Managers, supervisors keen to improve EI skills

Only 1 per cent rate 4 skill areas as strong: Survey
|hrreporter.com|Last Updated: 10/18/2012

Nine in 10 (91 per cent) Canadian managers and supervisors feel it’s important to continue improving their emotional intelligence in the workplace and believe it is possible to do so. However, they have more challenges than strengths in their skill areas, according to a survey released by the Great-West Life Centre for Mental Health in the Workplace.

"Emotional intelligence in the workplace encompasses skill areas such as the ability to deal with other people's negative emotions and reactions, to understand and manage our personal reactions, and to communicate effectively, including resolving conflict," said Mike Schwartz, senior vice-president of group benefits at Great-West Life and executive director of the centre. "While clearly recognizing the importance of these skills, almost half (47 per cent) of respondents are rated as challenged in one or more of these skill areas, and only one per cent of managers were rated as strong across all measured skill areas."

The skill areas where respondents experience the most challenges in working with distressed employees are communicating effectively and understanding their own emotional reactions — nearly one-third of the 2,317 managers and supervisors surveyed had challenges in these areas.

However, female managers and supervisors are likely to have more strengths and fewer challenges in four key skill areas for managing emotions: dealing with other peoples negative emotions and reactions; communicating effectively; understanding your reactions; and managing your reactions.

Fourteen percent (14 per cent) of women were found to have two or more strengths in the four skill areas, compared to 11 per cent of men. Conversely, 27 per cent of male managers and supervisors were found to have two or more challenge areas within key skills to managing emotions, compared to 21 per cent of female managers and supervisors.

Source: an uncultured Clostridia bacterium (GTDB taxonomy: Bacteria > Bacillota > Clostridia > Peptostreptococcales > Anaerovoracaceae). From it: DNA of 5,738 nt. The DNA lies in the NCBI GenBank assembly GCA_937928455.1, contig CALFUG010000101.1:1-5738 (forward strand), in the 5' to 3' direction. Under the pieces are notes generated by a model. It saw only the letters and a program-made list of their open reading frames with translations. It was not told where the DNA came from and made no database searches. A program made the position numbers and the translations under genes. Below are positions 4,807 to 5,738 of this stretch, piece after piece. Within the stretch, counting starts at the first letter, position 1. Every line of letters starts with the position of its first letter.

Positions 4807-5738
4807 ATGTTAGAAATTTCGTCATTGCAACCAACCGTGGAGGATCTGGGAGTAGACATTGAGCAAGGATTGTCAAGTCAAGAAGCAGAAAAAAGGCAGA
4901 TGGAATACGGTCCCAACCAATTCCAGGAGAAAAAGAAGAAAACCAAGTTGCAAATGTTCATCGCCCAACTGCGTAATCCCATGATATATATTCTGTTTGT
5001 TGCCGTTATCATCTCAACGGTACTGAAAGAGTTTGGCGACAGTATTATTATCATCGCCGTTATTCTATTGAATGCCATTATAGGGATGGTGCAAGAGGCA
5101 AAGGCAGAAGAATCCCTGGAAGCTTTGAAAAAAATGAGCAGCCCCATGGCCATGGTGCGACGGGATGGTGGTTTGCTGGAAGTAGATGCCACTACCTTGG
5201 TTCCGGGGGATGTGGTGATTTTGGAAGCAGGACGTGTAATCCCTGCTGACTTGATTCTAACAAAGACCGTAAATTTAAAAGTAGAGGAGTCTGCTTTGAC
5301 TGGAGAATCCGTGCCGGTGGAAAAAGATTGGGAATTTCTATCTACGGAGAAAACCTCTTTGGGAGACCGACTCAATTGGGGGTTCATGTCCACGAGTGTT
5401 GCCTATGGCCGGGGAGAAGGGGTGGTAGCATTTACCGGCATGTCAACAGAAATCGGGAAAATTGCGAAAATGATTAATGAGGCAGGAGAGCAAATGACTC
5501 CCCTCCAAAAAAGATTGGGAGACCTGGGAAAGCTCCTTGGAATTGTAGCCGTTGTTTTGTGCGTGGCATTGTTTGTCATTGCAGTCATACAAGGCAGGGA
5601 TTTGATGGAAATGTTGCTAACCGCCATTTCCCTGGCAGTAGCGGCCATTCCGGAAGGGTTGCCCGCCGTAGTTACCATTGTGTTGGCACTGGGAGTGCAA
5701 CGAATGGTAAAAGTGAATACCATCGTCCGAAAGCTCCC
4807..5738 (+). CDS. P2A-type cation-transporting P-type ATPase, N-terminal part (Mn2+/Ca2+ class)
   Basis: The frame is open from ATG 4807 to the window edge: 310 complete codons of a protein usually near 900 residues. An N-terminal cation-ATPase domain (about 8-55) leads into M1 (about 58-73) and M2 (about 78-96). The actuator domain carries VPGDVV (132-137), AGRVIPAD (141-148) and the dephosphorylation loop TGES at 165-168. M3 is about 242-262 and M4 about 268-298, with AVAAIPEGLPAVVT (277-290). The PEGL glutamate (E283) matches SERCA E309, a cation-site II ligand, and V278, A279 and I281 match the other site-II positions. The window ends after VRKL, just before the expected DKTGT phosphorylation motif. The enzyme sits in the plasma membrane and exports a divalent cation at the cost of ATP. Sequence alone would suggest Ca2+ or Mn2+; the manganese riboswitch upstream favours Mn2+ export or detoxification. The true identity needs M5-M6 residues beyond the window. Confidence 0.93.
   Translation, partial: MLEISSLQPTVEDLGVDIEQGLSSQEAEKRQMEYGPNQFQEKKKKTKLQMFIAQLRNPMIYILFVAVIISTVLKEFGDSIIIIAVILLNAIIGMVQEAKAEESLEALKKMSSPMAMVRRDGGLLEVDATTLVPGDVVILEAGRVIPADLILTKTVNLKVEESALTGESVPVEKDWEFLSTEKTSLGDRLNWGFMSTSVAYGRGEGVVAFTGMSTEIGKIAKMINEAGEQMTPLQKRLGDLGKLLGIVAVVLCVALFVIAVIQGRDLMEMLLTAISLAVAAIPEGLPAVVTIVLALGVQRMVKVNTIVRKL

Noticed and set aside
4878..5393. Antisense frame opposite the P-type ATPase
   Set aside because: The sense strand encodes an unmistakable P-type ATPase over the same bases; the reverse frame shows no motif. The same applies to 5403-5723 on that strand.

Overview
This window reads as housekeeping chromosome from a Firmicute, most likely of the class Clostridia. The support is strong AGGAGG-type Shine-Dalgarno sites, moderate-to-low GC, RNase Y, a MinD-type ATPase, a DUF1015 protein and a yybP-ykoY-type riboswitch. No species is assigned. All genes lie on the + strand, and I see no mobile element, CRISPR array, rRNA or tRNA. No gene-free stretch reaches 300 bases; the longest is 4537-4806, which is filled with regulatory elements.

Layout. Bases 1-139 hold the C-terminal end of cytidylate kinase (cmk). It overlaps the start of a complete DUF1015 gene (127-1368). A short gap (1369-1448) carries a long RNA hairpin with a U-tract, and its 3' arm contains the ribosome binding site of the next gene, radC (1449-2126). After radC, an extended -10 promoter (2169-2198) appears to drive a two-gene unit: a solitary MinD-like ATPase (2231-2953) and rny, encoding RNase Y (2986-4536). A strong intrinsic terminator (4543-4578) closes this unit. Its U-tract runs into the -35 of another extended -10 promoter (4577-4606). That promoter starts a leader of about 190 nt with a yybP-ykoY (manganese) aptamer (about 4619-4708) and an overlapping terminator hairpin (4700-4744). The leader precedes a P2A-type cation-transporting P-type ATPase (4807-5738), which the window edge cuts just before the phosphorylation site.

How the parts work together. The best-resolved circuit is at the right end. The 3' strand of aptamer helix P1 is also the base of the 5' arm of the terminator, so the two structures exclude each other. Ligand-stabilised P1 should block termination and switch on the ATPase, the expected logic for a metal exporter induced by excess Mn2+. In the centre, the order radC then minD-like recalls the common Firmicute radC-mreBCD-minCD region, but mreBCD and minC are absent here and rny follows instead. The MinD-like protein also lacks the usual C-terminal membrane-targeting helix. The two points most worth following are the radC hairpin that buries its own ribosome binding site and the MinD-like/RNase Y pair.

Younger managers and supervisors also had challenges, found the survey. Four in 10 (35 per cent) managers and supervisors aged 18 to 34 experienced challenges in two or more of the skill areas needed for managing emotions, compared to 23 per cent of middle-aged (35 to 54 years old) managers and supervisors and 16 per cent of senior managers (55 years and older).

"We know that the emotional intelligence of managers has an effect on the psychological health and safety of employees," said Mary Ann Baynton, program director of the centre, which offers an online module to help assess and improve emotional intelligence. "Two out of three respondents indicate they could do their jobs more effectively if they could better manage distressed workers."

Ninety-one per cent of respondents agreed they have the ability to improve how they react to emotionally distressed workers while 85 agreed it’s a good use of time “to focus on building skills that will help them better respond to emotionally distressed workers.”

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